Jojo Rabbit

The latest from Taika Waititi, the brilliant director of What We Do in the Shadows, Hunt for the Wilderpeople, and Thor: Ragnarok, starts off with a bright, Wes Andersonian whimsiness: Young Jojo (Roman Griffin Davis) joyously bounces about at summer camp, having the time of his life as he frolics and laughs with his second-best friend Yorki (Archie Yates) and his first-best friend, the imaginary Adolf (Waititi). Just one thing: Jojo’s at Hitler Youth camp—their campfire activities include burning books—Adolf is Adolf Hitler, and World War II is winding down, with Germany not doing so great. Once he’s home after an unfortunate grenade incident, the tiny, fanatical Nazi Jojo (“I’m massively into swastikas, so I think that’s a pretty good sign”) clashes with his mother Rosie (Scarlett Johnansson) and tries to learn how to spot “filthy Jews” by quizzing disgraced Captain Klenzendorf (Sam Rockwell), all while getting a whole lot of dubious advice from his wacky pal Adolf. (“Heil me, little man!”) Both because of and in spite of its inherent shock value, Jojo Rabbit—based on a book by Christine Leunens—is just as clever and hilarious as Waititi’s other movies, but as it progresses, the story taps into a rich vein of gut-twisting melancholy. (“What did they do?” Jojo asks Rosie as they pass a line of corpses hanging in the town square. “What they could,” she says.) There’s more to the complicated Jojo Rabbit than first appears, and only a director as committed, inventive, and life-affirmingly good-hearted as Waititi would even have a chance of pulling it off. He does.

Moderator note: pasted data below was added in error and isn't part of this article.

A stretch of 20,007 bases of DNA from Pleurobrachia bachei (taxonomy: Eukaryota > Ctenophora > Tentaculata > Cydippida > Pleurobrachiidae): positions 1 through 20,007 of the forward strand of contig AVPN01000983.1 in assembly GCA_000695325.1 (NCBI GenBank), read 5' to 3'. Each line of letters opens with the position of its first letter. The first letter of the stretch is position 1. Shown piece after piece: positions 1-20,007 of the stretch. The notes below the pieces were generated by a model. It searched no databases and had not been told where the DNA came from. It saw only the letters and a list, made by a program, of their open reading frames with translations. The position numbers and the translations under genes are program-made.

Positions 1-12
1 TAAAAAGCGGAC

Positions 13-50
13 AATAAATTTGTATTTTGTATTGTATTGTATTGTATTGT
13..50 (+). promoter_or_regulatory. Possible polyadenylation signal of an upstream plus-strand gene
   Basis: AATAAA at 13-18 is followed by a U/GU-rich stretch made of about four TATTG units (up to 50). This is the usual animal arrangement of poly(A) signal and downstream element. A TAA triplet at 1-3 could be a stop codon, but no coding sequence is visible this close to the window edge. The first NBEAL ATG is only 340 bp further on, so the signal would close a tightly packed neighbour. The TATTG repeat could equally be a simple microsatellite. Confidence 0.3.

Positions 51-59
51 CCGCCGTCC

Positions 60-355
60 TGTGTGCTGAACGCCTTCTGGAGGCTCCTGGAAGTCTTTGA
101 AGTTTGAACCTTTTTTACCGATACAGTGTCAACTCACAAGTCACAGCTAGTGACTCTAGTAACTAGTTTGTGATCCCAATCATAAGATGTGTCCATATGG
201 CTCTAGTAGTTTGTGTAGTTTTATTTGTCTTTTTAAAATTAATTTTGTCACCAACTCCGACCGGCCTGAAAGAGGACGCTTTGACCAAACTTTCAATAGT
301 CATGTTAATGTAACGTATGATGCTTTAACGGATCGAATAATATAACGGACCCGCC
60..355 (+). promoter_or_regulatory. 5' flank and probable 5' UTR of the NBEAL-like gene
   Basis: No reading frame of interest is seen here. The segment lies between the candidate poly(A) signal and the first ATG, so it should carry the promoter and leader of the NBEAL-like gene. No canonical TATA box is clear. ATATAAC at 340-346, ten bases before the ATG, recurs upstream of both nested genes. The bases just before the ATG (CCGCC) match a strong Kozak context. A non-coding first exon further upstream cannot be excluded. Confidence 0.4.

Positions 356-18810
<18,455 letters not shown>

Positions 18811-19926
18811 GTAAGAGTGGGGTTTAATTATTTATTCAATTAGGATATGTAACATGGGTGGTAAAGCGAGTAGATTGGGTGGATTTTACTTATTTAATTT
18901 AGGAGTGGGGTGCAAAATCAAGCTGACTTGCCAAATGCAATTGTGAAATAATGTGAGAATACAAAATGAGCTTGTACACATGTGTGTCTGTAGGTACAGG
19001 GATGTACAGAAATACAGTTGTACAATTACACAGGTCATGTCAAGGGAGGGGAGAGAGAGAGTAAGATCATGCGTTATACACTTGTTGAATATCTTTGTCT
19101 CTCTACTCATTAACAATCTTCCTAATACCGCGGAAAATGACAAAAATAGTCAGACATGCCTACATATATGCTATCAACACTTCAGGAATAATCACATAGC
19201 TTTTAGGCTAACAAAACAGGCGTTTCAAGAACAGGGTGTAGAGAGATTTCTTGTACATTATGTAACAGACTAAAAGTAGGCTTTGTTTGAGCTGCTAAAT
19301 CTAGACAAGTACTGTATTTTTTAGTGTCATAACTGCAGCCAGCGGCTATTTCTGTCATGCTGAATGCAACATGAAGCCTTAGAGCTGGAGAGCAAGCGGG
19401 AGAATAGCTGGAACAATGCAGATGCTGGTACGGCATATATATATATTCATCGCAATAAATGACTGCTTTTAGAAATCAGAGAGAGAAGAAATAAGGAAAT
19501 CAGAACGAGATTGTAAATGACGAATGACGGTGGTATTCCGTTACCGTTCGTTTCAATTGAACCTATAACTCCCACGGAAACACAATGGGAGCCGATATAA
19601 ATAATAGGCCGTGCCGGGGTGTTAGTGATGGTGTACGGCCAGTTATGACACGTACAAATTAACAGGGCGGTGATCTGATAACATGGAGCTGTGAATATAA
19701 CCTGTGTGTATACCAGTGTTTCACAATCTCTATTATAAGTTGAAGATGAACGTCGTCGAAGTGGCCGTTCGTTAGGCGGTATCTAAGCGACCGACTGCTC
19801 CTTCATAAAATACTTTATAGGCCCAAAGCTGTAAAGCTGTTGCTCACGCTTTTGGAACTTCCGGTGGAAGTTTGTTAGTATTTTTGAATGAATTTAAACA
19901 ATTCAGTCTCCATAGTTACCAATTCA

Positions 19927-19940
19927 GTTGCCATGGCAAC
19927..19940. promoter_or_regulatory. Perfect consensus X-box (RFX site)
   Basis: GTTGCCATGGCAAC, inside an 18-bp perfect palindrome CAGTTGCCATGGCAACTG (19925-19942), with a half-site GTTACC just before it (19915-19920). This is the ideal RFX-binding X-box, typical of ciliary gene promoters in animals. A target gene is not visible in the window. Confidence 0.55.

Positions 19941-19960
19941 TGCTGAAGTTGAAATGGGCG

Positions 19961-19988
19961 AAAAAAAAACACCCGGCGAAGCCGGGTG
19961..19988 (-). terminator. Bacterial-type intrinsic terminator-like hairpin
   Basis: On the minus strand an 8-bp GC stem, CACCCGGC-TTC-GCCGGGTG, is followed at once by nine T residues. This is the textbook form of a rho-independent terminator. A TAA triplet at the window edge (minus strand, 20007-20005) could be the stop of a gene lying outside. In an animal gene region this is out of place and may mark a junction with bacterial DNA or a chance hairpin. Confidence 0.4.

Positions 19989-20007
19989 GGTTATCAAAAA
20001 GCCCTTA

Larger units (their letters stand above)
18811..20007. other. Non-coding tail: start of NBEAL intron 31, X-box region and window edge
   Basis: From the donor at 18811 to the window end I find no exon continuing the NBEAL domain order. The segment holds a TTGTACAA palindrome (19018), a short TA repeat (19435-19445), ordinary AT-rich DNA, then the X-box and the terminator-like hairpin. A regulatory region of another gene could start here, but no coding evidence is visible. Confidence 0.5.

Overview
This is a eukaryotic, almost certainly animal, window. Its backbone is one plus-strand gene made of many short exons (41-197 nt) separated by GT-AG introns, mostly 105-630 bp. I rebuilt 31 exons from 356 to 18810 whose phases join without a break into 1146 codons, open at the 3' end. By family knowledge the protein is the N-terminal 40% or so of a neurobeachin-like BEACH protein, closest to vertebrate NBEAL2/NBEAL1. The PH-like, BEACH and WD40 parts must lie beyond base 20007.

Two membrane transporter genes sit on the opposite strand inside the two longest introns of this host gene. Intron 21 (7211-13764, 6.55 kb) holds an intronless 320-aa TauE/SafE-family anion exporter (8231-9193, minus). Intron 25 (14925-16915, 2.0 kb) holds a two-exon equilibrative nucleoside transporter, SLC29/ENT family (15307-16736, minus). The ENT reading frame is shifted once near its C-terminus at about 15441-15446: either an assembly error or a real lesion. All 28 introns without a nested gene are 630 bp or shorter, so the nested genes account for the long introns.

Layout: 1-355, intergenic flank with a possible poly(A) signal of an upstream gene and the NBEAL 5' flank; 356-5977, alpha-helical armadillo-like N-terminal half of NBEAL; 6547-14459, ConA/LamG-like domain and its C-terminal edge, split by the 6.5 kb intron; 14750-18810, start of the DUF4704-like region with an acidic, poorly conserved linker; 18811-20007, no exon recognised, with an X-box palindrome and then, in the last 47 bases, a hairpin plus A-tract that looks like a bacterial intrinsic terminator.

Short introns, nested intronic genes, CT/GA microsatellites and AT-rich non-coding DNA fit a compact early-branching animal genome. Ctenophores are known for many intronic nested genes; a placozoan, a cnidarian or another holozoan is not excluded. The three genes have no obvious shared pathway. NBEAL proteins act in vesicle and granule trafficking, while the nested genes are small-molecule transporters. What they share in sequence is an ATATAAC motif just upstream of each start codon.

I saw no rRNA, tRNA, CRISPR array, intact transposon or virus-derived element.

by Erik Henriksen
Showtimes & Tickets


Taika Waititi
Scarlett Johansson, Thomasin McKenzie, Roman Griffin Davis